Or was it a calculated move against me? I guess I'll never know.
This is how it all went down.
Blythe was laying in her crib, taking her afternoon nap, which she and I both love. She had been asleep a couple of hours...and this is where things get a little fuzzy. You see, a lot of times she wakes up and it is awhile before I know. If she doesn't start talking or kicking the wall, I often don't know. We don't have a fancy video monitor, and I can't see through walls. Usually this set up works for us. This day, it betrayed me.
I don't know how long she had been awake. Eventually she started calling for me in her typical pattern: "Mommy! Mommy! Mama! MommEEAAA! MOMMEEAA!" [This "eeeaaa/ iiiaaa" on the end of words is so bizarre, but she has been doing it for awhile now. When she gets desperate about needing something/someone, or whiney about something, or something is just irritating her in general...now she sometimes even throws other random syllables in before the iiaaa: "Daddiiaaa/ Daddy-da!" "Puppia!" "Milkiaaa!" "Paci-aaa!" "Blankiaaa!" "Nini-naaa!" or one of my favorites: "Poopiaa" and the more desperate she becomes, the word morphs into "poopy-piaaa!"]
Where was I? Oh yeah... "Mommeeeaaa!!"
I walked in the room, casually, like I do every day. And like every day she was standing at the front edge of her crib, gripping her blankie. Though instead of the smile she usually greets me with, she had a wide-eyed despairing look. I thought maybe she had pooped [poopia]. And that's when I saw it: the picture frame behind her.
For her first birthday I had worked on that picture frame for hours. I found 10-20 favorite pictures [or more] for each month of her first year of life. I cut them and I arranged them piece by piece. I used spray glue at first, to adhere them to the frame [it was an old painting]. Then, when I had every area covered, and every picture in place, I put two or three coats of modge podge over the top to seal them down.
This was the picture frame that hung right above her crib. I had noticed a spot or two where a few bubbles had appeared over time, but never thought much of it. Apparently Blythe, in her boredom or naughtiness, did not. Her little fingers found their way under a few pictures. And I guess the ripping sound was too enticing. You see, I had printed the pictures on paper-- not only was this cheaper, but I knew it would be easier to glue and work with the paper, rather than actual photos. However, paper rips into shreds, and if it has been glued, some of the paper will remain.
So there she was, staring at me with those big brown eyes. And there was the picture I had laboriously worked on, torn up, the pieces laying in the crib at her feet.
And I stood there for a moment, frozen, vacillating between grief and anger and love: grief for the work of my hands now destroyed, anger at Blythe for what she had done, but also, somehow, love that was colored by the grace I wanted to extend to her even in the midst of my other emotions.
I said, "Blythe, should you have torn those pictures down?" By the way, an almost two year old probably cannot understand that question, but I plunged ahead. Still holding her blankie up, like she was protecting her face, she nodded yes very dramatically to match my intonation. I said, "No, Blythe. We don't tear up pictures. That makes me sad." And then it was like...oh, sad...okay...and she started shaking her head no. I took a deep breath. The deed had already been done. I think she understood, by the look in her eyes, that it probably wasn't the best decision she had made that day. She helped me pick up the pieces. And I did my best to drop it. It was over.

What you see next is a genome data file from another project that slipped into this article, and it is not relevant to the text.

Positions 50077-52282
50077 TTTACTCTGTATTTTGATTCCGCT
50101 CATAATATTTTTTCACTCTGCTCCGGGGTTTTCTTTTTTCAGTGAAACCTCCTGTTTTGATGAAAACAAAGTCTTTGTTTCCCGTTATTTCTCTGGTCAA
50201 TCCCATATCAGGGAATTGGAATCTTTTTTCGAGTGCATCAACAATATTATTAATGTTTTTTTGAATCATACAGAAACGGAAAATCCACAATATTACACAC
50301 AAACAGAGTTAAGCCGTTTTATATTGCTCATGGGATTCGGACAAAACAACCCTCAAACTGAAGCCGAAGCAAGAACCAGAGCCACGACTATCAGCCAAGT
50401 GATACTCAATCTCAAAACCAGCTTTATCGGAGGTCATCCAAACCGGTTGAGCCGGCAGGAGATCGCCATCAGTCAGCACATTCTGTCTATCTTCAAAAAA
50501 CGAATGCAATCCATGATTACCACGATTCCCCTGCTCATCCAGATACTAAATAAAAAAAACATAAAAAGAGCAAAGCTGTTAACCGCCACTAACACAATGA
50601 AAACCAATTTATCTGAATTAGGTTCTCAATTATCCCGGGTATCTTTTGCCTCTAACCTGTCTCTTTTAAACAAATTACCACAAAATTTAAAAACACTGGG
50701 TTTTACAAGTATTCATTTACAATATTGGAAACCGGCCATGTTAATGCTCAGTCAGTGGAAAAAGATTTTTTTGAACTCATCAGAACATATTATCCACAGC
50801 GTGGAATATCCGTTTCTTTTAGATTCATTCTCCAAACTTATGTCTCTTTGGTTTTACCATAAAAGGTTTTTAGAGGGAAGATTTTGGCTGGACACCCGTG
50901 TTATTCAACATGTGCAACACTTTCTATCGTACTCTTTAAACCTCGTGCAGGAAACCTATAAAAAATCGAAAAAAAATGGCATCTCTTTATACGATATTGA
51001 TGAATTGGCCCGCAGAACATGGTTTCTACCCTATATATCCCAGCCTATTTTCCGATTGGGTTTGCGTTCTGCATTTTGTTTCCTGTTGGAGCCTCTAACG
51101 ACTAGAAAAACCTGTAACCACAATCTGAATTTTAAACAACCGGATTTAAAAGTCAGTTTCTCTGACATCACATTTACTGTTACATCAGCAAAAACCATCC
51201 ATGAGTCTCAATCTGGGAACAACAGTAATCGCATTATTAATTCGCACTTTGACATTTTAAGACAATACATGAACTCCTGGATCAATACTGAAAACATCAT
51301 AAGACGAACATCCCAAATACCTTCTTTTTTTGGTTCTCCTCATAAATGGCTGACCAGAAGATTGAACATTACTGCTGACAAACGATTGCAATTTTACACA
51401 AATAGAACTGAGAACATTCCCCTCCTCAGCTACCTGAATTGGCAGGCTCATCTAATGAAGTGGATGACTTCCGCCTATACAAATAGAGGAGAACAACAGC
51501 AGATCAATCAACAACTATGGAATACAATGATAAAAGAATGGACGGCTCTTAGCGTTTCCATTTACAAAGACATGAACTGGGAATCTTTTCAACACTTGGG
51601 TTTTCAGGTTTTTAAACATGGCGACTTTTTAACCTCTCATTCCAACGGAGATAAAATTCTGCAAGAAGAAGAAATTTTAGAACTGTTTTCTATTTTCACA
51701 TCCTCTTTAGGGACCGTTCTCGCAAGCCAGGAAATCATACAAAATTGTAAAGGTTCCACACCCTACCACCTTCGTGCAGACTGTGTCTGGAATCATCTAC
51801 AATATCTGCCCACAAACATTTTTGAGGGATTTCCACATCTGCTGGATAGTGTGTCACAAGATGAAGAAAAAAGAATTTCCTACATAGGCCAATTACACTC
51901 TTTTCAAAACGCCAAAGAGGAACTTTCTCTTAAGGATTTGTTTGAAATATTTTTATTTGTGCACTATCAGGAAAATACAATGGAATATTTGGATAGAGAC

Whew. That was hard for me. I wanted to cry. I wanted to scream. Holding the shreds of paper in my hands was unbelievably disheartening. But we moved on. We played store. We "cooked" some supper [watermelon, butter, and eggs...yum!].And by the time Brent got home I didn't feel like crying or screaming. As much.
A few nights later I got the picture back out. I took the stack of scraps and scattered them around it. I got a glue stick. I was determined. Brent looked on from the other room and assumed I was crazy.
It was like a giant puzzle. If I got a part of a face matched up with an edge or another piece, I was exhilarated because I knew I could match up the other half of the face. [Of course, one picture was shredded up pretty maliciously, in about five places...right across my face.This is when I decided it was, indeed, a hate crime.]
When I started the work, I was still a little angry and sad about it all, but something happened as I glued and pieced, glued and pieced, glued and pieced. I thought of my niece Caroline, in the midst of potty training. After yet another accident, she saw the look in her mama's eyes and simply said, "Mama, are you gonna give me grace?" At the time I laughed, and I still think it's funny, but it spoke volumes to me then [read here]. And as I worked on my destroyed collage, the story of grace overwhelmed me again.
I am the toddler. My fingers are the ones to rip and shred: out of boredom some days, other days out of malice. I am the one, to look wide-eyed at my Savior, who has worked so hard on me-- who has pieced me together with a huge vision of the finished project-- and wonder if He will hate me this time, if this is the time I will receive the punishment I deserve. And I realized that in those moments, God probably feels the same things I felt: grief, anger, and love. And thankfully he chooses grace. He chooses mercy.
And after finishing the collage...again...I stood back and looked at the rips that were still partially visible; at the creases in the faces that weren't there before. And I saw how beautiful it was. It is now a picture that reminds me of grace-- of this great big piece of God that I will never perfect, but can aim at everyday.